4.26.2009

A life divided by the two warring sides of my brain....

If you've followed my writing here for a while you've no doubt figured out that I really like shooting portraits and I really like doing it with medium format cameras.  Some people have (rightly) conjectured that I like doing it that way because of habit.  And to a point I agree.

But I'm not the least bit torn by the direction or the production of my portraits.  I am torn by my desire to write and to photograph and I constantly worry that I won't be able to do either as well as I could if I cast one of the two passions away and concentrated on doing one thing well.

But that's really tough.  Which way to go?  I think the question is particularly poignant for me today because I've been slamming away at my laptop finishing the writing on my fourth book.  I called it "quits" at 44,000 words because I couldn't think of anything else genuine to say about my subject. I still have to harvest one hundred photos (give or take a dozen) and caption them, but the hard part of the writing is over.

And here's my issue/problem/conundrum:  How to balance the visual side with the word side? Do I need to abandon the book writing to concentrate on the photographs or vice versa?  It's an interesting predicament.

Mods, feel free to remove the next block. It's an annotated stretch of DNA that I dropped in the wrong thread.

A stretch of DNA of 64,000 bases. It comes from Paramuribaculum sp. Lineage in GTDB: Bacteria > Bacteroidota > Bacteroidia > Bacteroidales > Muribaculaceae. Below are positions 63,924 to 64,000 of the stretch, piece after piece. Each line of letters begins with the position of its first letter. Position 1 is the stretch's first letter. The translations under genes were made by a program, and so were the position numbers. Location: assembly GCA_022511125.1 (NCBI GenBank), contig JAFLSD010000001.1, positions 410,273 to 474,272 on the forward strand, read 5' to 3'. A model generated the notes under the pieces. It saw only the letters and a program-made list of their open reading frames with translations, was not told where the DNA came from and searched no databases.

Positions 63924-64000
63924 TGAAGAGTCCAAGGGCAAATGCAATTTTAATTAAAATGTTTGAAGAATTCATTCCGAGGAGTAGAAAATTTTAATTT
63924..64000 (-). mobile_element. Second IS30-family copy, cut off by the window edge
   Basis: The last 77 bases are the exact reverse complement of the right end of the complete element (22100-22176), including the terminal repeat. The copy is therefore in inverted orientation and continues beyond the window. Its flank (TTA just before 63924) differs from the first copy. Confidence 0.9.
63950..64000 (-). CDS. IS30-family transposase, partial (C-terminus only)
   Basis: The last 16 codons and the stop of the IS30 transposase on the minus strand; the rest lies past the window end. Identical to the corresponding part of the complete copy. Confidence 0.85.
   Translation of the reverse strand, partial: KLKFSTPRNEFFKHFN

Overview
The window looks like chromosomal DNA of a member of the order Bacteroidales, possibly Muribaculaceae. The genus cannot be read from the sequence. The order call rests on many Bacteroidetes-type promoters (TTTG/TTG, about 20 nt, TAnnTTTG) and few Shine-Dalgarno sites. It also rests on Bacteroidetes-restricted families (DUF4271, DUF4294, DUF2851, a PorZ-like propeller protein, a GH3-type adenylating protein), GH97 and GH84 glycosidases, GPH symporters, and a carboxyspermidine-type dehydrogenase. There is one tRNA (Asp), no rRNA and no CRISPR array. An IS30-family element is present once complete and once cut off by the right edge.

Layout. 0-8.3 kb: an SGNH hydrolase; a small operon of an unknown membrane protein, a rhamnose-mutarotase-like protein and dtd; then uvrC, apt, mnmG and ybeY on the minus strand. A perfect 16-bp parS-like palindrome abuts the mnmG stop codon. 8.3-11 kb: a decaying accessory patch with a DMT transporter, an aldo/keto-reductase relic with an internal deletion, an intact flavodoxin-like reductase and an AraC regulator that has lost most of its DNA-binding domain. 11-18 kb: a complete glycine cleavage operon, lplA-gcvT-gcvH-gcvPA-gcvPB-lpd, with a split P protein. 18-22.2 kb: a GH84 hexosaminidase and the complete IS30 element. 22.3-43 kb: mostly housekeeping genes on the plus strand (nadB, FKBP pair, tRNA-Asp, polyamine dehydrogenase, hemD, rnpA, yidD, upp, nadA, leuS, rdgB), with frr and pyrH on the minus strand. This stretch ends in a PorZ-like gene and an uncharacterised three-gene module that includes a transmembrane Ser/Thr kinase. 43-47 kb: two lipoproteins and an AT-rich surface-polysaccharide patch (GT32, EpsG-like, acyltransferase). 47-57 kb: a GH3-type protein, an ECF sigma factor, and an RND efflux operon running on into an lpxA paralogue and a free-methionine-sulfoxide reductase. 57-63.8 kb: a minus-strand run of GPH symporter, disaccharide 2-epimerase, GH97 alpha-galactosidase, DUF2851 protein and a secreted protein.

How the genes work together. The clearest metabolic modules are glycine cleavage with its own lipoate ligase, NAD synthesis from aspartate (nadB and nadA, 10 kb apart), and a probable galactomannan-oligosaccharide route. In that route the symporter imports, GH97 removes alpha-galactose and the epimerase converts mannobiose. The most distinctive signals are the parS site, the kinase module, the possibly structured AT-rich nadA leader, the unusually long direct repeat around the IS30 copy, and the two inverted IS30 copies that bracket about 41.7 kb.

I think it took writing a book about lighting equipment to make me realize that much of what Steven Pressfield says in his book,  The War of Art, is correct.  That we accept assignments that seem like opportunities but are really our subconscious minds throwing obstacles in our true paths.  I really want to write a book about the "why" of photography but I keep writing about the "how".  That's supposedly the stuff the market wants.  But have people tried another way? Are there books out there that I've just missed that talk about a person's journey as a photographer?  

I would love to read a book that documents the life of a great fashion or advertising photographer from the photographer's point of view, not a biographer's.  A book filled with the trepidation, the hesitation and the fear of moving one's art forward.  I'd love to know if all artists are filled with the same lack of self confidence and jittering anxiety about their own work.  Instead we get what the artists want to project: confidence, the illusion of mastery and a public persona that's all about being comfortably, confidently at the top.  

I'd love to hear about the tight spots, the model meltdowns, the financial set backs, the family friction and the un-winnable battle to balance the domestic pull with the frantic tug of art.  A de-glamorizing look at the business and the craft of photography.  An assignment shooting waste water treatment plants in Biloxi instead of Madonna in Paris.

That's a book I'd buy.